For the best place to add it, look for where your water is returning into your pool. This will ensure that you get a great dispersion of the chlorine and that it spreads out to all areas of your pool and does not clump into one area.

Ensure that you pour slowly so that your shock treatment does not end up splashing your desk, pool surrounds, or anywhere else nearby where it could be a potential health hazard – as well as ensuring people, children, pets nearby are safe.

Not to mention the damage it can cause to your surrounding areas! Lean close to the water’s edge – obviously not too close, you don’t want to fall in holding chlorine shock treatment! – and pour slowly most of the mixture.

Once you get almost to the bottom, about a quarter left, refill the bucket with water, and stir again to dissolve any extra grains which did not dissolve the first time.

Pour this extra mixture in the same way as before.

The one thing you want to avoid is seeing any granules anywhere – this signifies that the mix has not fully been dissolved. If this happens grab your super-handy telescopic pole and a brush and sweep the grains until they vanish – keep sweeping and stirring your pool until all the grains have gone.

Obviously, at this point your pool is not safe to swim in! Keep testing your pool until you get a reading of the chlorine being at 3ppm or less. Only at this point is your pool safe to swim in.

If your water still appears cloudy despite the pool shock treatment, wait for several hours and then retest again – you can either try to shock the pool once more or you can add a clarifier.

One final step to go!

Run Your Filter System Before You Open Your Pool

After you’ve checked that your pool pump and filtration system is working properly (you’ll know by how clear / clean the water looks after treatment and cleaning, as well as inspecting all parts of your equipment etc) you need to run your system for 24 hours. This will help push any last remaining debris, bacteria and dirt out of the system, and ensure it’s not lingering around in your water.

By now, your pool should be looking perfect for the summer season. Your pool is officially ready to open!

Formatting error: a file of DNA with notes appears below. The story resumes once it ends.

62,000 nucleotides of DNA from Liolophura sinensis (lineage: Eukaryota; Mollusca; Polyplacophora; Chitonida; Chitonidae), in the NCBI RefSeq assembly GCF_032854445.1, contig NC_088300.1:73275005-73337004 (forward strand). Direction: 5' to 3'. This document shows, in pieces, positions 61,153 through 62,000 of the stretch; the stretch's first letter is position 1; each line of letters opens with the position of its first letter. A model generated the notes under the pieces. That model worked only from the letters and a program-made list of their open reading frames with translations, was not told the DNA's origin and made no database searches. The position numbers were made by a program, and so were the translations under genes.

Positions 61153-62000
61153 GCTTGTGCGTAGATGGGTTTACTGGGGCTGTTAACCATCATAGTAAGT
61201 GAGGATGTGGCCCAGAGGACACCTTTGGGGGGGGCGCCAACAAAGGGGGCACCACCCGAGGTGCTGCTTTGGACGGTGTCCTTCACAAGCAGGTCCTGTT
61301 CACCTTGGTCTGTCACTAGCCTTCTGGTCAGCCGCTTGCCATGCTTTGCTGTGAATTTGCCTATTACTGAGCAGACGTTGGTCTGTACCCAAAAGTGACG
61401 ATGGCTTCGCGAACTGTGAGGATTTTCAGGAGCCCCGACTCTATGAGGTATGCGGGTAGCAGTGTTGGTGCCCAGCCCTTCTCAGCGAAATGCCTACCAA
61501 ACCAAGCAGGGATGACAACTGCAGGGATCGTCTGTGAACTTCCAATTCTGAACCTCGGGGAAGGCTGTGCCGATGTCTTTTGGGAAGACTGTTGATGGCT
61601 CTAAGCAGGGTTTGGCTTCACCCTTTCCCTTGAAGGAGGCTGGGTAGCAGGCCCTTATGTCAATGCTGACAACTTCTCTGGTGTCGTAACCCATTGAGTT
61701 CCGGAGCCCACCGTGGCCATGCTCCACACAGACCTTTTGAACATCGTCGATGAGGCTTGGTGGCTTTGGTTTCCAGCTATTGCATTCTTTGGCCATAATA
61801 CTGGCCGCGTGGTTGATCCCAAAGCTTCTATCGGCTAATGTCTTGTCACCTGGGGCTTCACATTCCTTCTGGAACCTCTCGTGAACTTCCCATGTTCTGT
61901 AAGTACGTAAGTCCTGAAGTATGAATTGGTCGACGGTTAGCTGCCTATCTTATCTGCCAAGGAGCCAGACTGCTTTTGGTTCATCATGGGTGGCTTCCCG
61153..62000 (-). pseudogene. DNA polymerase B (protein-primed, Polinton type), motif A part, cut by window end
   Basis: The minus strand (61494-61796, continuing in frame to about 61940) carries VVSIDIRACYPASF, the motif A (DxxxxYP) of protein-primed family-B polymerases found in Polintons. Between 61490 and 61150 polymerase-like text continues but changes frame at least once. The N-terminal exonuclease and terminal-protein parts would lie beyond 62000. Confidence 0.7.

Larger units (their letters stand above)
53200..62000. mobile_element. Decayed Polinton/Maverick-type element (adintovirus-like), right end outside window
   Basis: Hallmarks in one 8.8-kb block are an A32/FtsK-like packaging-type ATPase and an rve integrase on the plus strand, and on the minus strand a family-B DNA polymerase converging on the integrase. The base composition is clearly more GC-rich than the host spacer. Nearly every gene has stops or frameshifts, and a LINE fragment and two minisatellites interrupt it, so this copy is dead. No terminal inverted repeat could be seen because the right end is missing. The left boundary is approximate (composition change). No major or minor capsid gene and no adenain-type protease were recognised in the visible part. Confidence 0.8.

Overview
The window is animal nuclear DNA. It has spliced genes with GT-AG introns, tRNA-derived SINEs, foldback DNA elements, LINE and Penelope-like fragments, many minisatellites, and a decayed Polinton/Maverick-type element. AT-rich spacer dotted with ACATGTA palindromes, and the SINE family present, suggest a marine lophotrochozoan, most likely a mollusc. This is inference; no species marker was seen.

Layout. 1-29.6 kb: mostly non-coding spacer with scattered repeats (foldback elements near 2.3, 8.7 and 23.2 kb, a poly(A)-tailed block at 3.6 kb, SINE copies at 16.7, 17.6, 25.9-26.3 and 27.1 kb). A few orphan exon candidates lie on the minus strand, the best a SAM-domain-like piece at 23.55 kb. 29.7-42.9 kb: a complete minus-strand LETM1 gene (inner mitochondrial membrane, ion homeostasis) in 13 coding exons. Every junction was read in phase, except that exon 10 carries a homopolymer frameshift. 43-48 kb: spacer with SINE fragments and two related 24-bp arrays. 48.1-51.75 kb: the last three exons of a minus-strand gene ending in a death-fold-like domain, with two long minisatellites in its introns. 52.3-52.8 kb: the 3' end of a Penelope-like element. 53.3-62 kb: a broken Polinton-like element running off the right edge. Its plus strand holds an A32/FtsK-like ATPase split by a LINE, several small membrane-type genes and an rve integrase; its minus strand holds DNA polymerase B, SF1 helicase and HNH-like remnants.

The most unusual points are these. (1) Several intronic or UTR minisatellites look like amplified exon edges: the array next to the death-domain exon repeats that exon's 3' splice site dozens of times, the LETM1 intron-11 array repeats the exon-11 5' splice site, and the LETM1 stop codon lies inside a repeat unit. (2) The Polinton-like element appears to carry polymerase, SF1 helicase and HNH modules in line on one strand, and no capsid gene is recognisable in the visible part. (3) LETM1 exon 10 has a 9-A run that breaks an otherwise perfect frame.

How To Maintain Your Pool After Opening It

Once your pool is officially open for the summer season, you’re going to want to ensure your pool stays clean, safe and healthy all summer long. Here’s an easy checklist of how to do this.

  • Check your pool water and decking area daily, ensure you get rid of debris, bugs, and grime.
  • Test your pool water every other day for pH levels and your chlorine levels at least two or three times per week.
  • Make sure at least once a week to do a thorough check of your equipment, filter and circulation system, and decking area to stay on top of the cleaning and prevent any major issues before they start.
  • You can shock your pool during the summer once a week, if it’s being used regularly. This will help keep oil slicks and algae at bay.
  • Ensure your pool cover is cleaned and put away for the summer. This will prevent any grime during the summer months accumulating and prevent problems occurring during the winter which will then impact your pool the following summer. Clean with a broom and scrub it with pool cover cleaner. Make sure it’s stored properly, as otherwise you’re going to be inviting bugs and germs to make their home in it, which will mean when you start preparing for the winter season, you’ll have to buy yourself a new cover!
  • Ensure you are vacuuming your pool every week to prevent any grime, oil, bugs and other undesirables from dropping to the bottom.

Maintaining your pool will ensure you get to enjoy beautiful clean pool water all summer long. So, that’s now you know how to open a pool!